directory is accessed. Each page directory entry represents or repages a 4M section of the memory
system. The contents of the page directory select a page table that is indexed by the next 10 bits of
the linear address (bit positions 12–21). This means that address 00000000H–00000FFFH selects
page directory entry of 0 and page table entry of 0. Notice this is a 4K-byte address range. The offset part of the linear address (bit positions 0–11) next selects a byte in the 4K-byte memory page.
In Figure 2–12, if the page table entry 0 contains address 00100000H, then the physical address is
00100000H-00100FFFH for linear address 00000000H–00000FFFH. This means that when the
program accesses a location between 00000000H and 00000FFFH, the microprocessor physically
addresses location 00100000H–00100FFFH.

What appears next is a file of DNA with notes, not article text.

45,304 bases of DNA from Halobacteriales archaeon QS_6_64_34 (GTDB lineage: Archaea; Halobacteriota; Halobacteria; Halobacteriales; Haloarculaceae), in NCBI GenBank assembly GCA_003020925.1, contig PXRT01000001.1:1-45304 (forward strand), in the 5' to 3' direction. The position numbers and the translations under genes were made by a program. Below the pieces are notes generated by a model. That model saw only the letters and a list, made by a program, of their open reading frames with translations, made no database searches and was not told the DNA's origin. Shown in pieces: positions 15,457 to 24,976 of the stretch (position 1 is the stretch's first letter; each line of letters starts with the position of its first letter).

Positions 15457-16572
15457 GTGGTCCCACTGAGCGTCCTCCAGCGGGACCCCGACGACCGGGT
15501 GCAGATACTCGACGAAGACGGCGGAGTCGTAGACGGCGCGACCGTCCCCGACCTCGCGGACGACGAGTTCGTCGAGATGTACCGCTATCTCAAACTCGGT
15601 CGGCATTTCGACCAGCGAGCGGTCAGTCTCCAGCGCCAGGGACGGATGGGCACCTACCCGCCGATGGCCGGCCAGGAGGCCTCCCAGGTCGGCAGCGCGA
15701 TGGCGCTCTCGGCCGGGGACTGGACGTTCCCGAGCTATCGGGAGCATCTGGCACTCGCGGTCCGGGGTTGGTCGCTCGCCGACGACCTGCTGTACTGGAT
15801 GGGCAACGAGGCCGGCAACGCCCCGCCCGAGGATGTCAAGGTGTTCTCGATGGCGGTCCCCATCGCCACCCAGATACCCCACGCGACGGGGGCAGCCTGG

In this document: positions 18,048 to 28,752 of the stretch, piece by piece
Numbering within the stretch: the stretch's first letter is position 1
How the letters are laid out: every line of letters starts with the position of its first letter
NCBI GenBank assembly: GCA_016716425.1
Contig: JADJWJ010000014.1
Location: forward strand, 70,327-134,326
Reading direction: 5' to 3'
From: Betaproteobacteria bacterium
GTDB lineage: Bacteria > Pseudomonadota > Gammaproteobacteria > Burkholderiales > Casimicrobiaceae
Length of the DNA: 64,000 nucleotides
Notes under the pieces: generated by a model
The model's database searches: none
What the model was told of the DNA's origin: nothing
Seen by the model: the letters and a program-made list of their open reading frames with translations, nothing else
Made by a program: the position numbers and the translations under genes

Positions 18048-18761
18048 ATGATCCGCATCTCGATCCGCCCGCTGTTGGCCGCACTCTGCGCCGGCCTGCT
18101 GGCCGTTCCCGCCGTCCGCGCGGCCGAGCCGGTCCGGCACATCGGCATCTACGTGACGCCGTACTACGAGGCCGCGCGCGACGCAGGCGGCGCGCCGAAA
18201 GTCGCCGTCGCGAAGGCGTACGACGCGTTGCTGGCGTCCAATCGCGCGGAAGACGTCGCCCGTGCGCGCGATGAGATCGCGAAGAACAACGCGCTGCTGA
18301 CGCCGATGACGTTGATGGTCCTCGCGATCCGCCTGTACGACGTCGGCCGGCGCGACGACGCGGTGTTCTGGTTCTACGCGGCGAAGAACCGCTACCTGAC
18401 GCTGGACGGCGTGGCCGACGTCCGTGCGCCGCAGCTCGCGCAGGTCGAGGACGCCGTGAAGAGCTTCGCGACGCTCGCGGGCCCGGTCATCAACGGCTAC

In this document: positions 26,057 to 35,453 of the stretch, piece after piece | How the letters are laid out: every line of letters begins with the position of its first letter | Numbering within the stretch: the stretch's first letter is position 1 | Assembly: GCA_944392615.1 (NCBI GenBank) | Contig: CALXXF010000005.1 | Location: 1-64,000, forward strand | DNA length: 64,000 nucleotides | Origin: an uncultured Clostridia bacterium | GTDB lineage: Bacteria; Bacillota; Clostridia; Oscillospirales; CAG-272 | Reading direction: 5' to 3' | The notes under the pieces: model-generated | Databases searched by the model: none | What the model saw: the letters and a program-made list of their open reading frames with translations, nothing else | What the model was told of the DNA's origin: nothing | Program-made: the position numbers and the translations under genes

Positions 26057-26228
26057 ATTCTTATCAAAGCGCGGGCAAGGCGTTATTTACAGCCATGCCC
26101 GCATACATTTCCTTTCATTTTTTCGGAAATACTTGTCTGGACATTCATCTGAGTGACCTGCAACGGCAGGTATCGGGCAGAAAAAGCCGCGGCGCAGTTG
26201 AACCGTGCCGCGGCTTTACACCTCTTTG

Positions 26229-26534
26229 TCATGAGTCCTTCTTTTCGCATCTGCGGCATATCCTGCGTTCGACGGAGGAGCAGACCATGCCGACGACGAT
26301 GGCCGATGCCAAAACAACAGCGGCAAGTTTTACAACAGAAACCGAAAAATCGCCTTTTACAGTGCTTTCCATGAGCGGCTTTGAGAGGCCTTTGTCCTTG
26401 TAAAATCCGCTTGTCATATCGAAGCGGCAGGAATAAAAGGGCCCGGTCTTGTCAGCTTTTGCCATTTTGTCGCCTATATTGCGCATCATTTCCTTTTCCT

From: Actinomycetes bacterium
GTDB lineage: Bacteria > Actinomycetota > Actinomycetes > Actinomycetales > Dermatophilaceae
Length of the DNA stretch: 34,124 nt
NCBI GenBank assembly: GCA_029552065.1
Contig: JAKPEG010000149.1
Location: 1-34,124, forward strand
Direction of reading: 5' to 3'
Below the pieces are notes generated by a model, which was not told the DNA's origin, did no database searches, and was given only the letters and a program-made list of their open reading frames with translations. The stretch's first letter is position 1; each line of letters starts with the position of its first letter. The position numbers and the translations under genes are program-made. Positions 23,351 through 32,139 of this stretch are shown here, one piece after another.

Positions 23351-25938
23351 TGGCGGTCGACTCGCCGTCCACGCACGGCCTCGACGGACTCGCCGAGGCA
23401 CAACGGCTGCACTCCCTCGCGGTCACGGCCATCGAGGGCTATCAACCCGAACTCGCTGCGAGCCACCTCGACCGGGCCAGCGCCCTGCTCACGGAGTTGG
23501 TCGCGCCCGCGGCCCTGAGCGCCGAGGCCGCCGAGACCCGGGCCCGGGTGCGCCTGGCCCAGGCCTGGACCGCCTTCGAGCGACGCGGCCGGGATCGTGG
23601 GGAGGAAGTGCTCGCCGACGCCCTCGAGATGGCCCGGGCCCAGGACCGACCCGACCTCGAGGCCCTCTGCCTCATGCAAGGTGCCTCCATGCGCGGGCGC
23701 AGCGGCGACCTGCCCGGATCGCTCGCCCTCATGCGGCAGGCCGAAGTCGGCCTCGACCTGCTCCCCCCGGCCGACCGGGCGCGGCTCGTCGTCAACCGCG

Because the act of repaging a 4K-byte section of memory requires access to the page directory and a page table, which are both located in memory, Intel has incorporated a special type of
cache called the TLB (translation look-aside buffer). In the 80486 microprocessor, the cache
holds the 32 most recent page translation addresses. This means that the last 32 page table translations are stored in the TLB, so if the same area of memory is accessed, the address is already
present in the TLB, and access to the page directory and page tables is not required. This speeds
program execution. If a translation is not in the TLB, the page directory and page table must be
accessed, which requires additional execution time. The Pentium–Pentium 4 microprocessors
contain separate TLBs for each of their instruction and data caches.

The Page Directory and Page Table
Figure 2–13 shows the page directory, a few page tables, and some memory pages. There is only
one page directory in the system. The page directory contains 1024 doubleword addresses that
locate up to 1024 page tables. The page directory and each page table are 4K bytes in length. If

Page tabIes

Page

diгectoгy

CR3